Mathematically challenged me turned out to be prepared as hell for the cookbook I ghostwrote before Christmas and absolutely pandemic proofed but FYI, this is why we don’t click unless we know our dimensions people. Measure before you buy! Doll’s house furniture, freezer bag overload, they are all a risk especially if we shop late at night shall we say…
Get a system: make sure you have a proper pen. Check today’s date. Now count the stuff to be frozen. Lay out and label the correct number of bags and date them. Open them with clean hands and stack them in a pile. Now open your bags of meat and slide the portions into the bag. Leave them open until you have handled all the raw meat.
Be hygienic: wash your hands well and now seal all the bags, squashing all the air out. Use a straw to suck them totally air free if needs be. Set the bag flat on a shallow baking tray and repeat, topping and tailing the portions until you have all them all sealed and flattened and forming a sort of interlinked wall of bags. Slide this into the freezer on the tray.
I won’t lie. This method uses a lot of single use plastic but saves a lot of food waste and food miles so you pick your poison frankly environmentally.
Keep it clean: if you are portioning batch cooked food such as soups, stews, pre cooked pulses and stuff that is floppy and likely to spill, weigh the whole pot and divide what a portion size is for your household and label your bags while flat.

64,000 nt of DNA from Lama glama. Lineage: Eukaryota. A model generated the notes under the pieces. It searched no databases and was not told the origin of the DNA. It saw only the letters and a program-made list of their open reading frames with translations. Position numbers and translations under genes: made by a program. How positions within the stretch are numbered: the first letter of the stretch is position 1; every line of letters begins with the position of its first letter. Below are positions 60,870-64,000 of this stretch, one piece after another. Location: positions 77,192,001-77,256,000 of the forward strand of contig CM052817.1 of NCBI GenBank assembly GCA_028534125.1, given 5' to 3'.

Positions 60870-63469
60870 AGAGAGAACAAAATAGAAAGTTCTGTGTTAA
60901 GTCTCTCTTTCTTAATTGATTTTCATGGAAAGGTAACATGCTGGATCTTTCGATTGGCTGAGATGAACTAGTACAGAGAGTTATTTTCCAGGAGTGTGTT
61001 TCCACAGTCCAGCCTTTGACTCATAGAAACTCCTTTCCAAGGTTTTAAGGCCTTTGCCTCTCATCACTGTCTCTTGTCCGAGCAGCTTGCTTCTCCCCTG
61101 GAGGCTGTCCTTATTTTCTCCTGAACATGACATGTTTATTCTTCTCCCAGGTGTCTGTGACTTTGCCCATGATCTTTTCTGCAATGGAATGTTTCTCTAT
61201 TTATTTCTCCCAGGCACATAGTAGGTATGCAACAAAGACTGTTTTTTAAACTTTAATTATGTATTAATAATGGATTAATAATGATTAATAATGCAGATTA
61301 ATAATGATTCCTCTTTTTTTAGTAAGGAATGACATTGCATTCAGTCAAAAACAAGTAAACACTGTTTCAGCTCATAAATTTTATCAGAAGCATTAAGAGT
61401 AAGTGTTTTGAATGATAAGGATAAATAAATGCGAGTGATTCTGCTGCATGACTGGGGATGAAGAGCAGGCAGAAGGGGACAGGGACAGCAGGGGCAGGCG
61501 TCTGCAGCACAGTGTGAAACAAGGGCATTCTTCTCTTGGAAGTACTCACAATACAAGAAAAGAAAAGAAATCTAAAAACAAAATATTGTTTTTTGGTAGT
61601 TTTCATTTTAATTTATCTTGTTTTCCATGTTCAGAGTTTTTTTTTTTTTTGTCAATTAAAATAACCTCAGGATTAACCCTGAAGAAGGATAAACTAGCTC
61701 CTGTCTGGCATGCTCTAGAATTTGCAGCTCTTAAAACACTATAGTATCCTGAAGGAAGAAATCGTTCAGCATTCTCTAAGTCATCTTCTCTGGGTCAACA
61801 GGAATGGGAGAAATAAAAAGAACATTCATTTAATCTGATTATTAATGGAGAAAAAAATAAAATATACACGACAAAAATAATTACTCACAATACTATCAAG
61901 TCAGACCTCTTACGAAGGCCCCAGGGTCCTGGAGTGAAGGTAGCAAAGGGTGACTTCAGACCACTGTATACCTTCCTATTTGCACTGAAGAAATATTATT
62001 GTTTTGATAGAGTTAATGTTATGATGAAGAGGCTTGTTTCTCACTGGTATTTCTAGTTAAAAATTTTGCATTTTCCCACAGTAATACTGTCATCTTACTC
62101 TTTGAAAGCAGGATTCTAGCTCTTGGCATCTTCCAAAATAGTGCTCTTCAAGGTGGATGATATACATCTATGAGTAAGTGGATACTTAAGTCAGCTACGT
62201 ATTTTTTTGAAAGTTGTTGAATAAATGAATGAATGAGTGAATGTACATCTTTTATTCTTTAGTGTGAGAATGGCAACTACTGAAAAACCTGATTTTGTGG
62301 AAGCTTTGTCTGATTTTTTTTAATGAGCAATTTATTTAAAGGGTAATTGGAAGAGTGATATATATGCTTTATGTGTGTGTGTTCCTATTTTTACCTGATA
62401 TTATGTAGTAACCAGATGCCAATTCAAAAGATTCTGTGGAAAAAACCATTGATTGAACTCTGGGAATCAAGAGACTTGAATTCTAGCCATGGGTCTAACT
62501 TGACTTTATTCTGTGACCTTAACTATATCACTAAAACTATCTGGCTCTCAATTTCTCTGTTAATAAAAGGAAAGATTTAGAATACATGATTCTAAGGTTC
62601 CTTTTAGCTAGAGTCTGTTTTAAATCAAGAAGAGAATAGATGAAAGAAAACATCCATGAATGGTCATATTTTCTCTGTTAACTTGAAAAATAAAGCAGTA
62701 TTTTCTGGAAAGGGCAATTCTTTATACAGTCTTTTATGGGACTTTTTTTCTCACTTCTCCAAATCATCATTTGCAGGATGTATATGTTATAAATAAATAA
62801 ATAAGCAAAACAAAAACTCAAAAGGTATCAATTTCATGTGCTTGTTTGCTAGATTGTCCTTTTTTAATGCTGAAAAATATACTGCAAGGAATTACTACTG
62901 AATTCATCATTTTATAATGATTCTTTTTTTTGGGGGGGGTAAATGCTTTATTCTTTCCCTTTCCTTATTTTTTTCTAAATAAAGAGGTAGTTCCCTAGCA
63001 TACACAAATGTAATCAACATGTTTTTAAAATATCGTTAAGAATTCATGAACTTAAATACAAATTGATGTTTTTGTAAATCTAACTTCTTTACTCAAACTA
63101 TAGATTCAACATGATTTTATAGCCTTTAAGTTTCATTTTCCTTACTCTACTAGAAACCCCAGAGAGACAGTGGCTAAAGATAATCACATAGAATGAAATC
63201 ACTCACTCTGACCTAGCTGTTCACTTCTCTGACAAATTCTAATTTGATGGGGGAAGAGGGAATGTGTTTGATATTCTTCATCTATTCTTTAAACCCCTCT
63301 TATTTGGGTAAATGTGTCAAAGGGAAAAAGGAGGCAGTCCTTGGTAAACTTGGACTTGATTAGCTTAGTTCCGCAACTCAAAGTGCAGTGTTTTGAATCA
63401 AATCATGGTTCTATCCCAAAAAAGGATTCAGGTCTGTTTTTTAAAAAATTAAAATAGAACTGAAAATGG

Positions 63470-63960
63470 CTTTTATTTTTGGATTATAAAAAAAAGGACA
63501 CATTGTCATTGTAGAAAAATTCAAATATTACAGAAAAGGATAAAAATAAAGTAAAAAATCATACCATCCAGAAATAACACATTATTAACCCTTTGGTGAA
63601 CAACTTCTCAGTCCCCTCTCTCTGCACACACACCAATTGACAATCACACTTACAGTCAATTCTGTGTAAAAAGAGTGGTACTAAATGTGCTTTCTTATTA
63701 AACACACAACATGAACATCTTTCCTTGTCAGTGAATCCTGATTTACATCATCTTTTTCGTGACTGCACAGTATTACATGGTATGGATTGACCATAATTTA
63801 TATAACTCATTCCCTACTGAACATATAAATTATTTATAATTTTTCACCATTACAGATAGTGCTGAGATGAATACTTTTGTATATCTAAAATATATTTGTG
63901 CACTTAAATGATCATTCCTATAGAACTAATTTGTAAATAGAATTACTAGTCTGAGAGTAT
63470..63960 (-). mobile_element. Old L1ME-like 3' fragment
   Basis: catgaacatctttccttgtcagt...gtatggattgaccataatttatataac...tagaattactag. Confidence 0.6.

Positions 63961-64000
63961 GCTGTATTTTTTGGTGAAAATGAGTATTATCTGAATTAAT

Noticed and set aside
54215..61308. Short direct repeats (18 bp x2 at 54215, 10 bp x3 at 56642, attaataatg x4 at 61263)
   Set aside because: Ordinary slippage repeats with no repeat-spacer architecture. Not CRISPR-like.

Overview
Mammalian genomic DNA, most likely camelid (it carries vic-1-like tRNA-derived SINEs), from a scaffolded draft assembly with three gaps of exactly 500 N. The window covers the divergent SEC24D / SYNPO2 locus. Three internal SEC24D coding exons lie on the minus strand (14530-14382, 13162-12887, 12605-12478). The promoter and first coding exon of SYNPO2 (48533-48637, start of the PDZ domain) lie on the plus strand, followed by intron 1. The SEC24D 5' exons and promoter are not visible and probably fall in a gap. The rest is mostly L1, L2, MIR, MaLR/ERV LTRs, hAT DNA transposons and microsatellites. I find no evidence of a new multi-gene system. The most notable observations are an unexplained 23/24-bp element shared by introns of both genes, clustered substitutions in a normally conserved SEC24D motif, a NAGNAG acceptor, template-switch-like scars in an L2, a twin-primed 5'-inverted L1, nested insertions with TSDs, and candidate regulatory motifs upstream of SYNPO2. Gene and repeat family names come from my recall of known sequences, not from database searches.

Then open the bags and set them one at a time into a 1 pint Pyrex measuring jug (this is where buying bigger paid off) and allow bottom of the bag to sit in the jug. Set it on a scale. Measure out the amount needed into the bag with a spoon or ladle. The jug allows you fill it without spillage.
Pull the sides of the bag up while still in the jug and squeeze the air out as you seal it. Lay flat on a baking tray spreading the contents out to be as thin as possible. This takes up less space and you can defrost quicker especially if you have no microwave.
Repeat with each portion, again topping and tailing the bags. Freeze on the tray and then slide the bags off and stack. Once you have one layer of flat bags, you can build on it to really stock the freezer.
Cut down food waste: you can freeze pre-cooked or prepped base ingredients. Get some ice cube trays solely for food use. You can freeze chopped fresh herbs in them and then store in a bag to take out a cube as needed. Slice up lemons and freeze them in a bag and take out slices as needed.
Know what freezes: You can freeze garlic. Puree it up and flat freeze in a thin layer and snap off a portion as needed. Roast lots of garlic to add slow flavour to fast meals. You can also freeze fresh ginger, lemongrass or galangal too. Or make a homemade curry paste and freeze portions of it.
Frozen onions are a godsend. My book Slow Cooked has a recipe for slow cooking onions down until rich and golden. Portion them into the freezer and add slow cooked taste to a 15 minute meal without hanging around. Life is too short for the over optimism of recipe writers when it comes to onions. You can also dice and freeze raw onions.
Use the freezer to meal prep: this prep ahead thing is also perfect for a mirepoix or soffrito of onion, carrot and celery. Meal prep and a huge batch of this some afternoon. Cool and flat freeze. Either portion size or break off as needed to speed up meal times or make the most of fresh veg during coronavirus shopping. No one wants to be braving the streets for celery. You can do a holy trinity of onion, garlic and green peppers as well for Cajun dishes.